Will your nanny transporting your children to/from school, activities, lessons or for any other reason? If so, then detail how she’s expected to drive with children in the car like obeying all speed limits, no texting while driving, only talking on the phone when it’s hands-free (or not at all), and no other passengers when the children are in the car.
It’s ideal if your nanny can drive a family car. That way the safety and maintenance of the car are in your hands. If not, then include other safety expectations such as driving a car that has passed inspection and securely accommodates car seats. Indicate the level of auto insurance coverage they need and ask for a copy of their insurance card.
While you legally don’t need to tell your nanny that you’ve installed a hidden camera in your home for video-only recordings (it may be illegal to record someone’s voice without their permission in your state), you may want to let them know of their existence. If you explain that you trust your nanny and that the use of the camera is for your peace of mind and child’s safety, then your nanny may find that reasonable. By telling them about the use of a nanny cam, you’re establishing honesty at the start of your professional relationship.
Include a schedule for performance reviews. You may want to have more frequent reviews during their first year of employment and then annually after that. You could also indicate the criteria for receiving a raise or bonus. Use a performance review to look at your nanny contract and decide if it needs to be updated. You should make changes to the document when adjusting salary, benefits, work functions and duties, or anything else that pertains to the job.
Time frame of employment
If the placement is temporary, include start and end dates of employment.
Amending the nanny contract
Incorporate a statement on how and when the nanny contract can be amended. You can simply state that the work agreement is a “living document” and specifics may change with mutual consent.
If you are employing a live-in nanny, be sure to clearly specify what is included in their accommodations and how meals and food will be handled.
Stipulate how terminations and resignations will be handled including notice, severance, and reasons for immediate firing. Indicate that any action that is illegal or inappropriate is grounds for prompt dismissal and repeated, documented issues can also lead to termination of employment.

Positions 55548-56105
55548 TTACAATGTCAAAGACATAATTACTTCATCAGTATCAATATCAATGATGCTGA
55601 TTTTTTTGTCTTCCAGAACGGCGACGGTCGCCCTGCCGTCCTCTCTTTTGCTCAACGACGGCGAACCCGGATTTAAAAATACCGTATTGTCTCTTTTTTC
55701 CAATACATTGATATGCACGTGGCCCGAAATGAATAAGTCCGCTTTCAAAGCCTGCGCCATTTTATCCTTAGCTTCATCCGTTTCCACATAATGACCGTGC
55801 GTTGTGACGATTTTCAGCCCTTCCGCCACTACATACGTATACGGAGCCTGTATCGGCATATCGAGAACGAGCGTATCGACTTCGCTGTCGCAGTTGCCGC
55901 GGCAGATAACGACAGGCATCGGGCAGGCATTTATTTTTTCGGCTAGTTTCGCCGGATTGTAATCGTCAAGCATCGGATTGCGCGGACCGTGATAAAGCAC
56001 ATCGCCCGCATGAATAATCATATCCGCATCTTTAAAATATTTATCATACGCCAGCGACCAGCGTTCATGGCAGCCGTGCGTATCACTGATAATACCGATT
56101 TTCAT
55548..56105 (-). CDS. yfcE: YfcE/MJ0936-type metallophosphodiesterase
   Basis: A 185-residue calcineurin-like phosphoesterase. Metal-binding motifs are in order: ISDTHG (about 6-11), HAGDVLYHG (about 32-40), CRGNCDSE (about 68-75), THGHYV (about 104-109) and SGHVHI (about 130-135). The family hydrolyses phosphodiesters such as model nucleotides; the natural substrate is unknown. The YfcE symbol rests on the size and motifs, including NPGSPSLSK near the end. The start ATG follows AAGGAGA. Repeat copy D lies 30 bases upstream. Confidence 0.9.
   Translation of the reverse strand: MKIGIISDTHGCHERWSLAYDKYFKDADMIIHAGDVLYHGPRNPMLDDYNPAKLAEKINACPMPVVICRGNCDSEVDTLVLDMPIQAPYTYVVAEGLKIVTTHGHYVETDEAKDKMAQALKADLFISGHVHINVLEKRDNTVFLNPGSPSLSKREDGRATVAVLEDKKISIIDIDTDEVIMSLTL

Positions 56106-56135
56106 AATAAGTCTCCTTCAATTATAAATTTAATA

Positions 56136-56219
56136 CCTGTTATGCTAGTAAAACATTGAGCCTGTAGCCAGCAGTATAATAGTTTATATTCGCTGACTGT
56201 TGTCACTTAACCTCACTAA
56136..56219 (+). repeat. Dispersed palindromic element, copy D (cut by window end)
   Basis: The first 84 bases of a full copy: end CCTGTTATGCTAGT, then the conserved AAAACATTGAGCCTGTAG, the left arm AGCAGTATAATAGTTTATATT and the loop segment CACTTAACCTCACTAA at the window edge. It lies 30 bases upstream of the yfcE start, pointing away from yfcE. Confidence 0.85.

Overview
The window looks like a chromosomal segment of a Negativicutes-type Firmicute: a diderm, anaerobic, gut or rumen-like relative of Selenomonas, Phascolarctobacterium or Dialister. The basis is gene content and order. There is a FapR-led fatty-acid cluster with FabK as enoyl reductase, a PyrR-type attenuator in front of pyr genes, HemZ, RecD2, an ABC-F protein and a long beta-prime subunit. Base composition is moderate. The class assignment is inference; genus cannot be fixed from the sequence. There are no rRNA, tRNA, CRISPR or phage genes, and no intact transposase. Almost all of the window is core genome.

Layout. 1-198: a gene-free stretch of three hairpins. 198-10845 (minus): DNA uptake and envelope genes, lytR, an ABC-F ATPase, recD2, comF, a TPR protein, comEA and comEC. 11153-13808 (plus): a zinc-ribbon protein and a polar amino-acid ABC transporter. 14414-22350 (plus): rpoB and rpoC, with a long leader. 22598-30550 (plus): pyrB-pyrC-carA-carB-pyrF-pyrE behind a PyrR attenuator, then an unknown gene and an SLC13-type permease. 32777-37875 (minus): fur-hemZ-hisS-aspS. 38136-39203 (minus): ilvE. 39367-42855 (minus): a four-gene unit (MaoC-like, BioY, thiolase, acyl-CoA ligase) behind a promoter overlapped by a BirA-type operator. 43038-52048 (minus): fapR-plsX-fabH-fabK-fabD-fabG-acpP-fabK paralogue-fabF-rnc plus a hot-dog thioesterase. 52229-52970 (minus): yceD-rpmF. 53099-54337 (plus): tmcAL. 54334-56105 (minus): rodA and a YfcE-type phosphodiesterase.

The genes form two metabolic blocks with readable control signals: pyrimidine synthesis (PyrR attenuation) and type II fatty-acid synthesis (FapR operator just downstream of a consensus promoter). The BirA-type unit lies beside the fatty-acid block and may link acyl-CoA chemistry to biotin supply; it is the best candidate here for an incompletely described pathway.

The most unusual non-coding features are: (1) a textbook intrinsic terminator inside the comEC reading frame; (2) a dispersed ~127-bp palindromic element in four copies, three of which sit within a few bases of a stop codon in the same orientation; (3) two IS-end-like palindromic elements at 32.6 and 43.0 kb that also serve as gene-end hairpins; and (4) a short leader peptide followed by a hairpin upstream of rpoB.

Also, add an at-will statement to the work agreement. At-will employment means your nanny works at the will of your family. You can fire your nanny at any time for good reason or no cause at all. You do not necessarily need to give a warning before a termination provided it’s indicated in your work agreement. It also means your employee can also quit at any time. In every state but Montana, employment is presumed to be at-will.
How to implement a nanny contract
Once completed, discuss the work agreement with your nanny and answer any questions and concerns they may have. If your nanny has concerns that can’t be resolved, recommend that they seek their own legal counsel. You and your nanny should sign and date the contract. Provide a copy to your nanny and keep a signed copy in their personnel file. A nanny contract should be in place prior to their start date. If you’re working with a placement agency, send them a signed copy for their records as well.
Nanny contracts should be updated when there are major changes to employment. For example, your work schedule may change or your family grows.
HR Concierge Service
GTM Payroll Services also offers an HR Concierge Service for household employers who require customized nanny contracts, handbooks, job descriptions, on-boarding and benefits protocols, or have questions about the legality and best practices surrounding household employees. We’re here to help. Call (800) 929-9213, email [email protected] or chat with us about your household employment questions. We can help take the guesswork out of creating a nanny contract and save you hours of time. Or visit GTM’s Household HR Services to learn more.
Hiring a nanny?
Download Your Guide to Hiring a Nanny. In this new guide, we lay out the steps on how to hire a nanny the right way and maintain a strong relationship with your employee.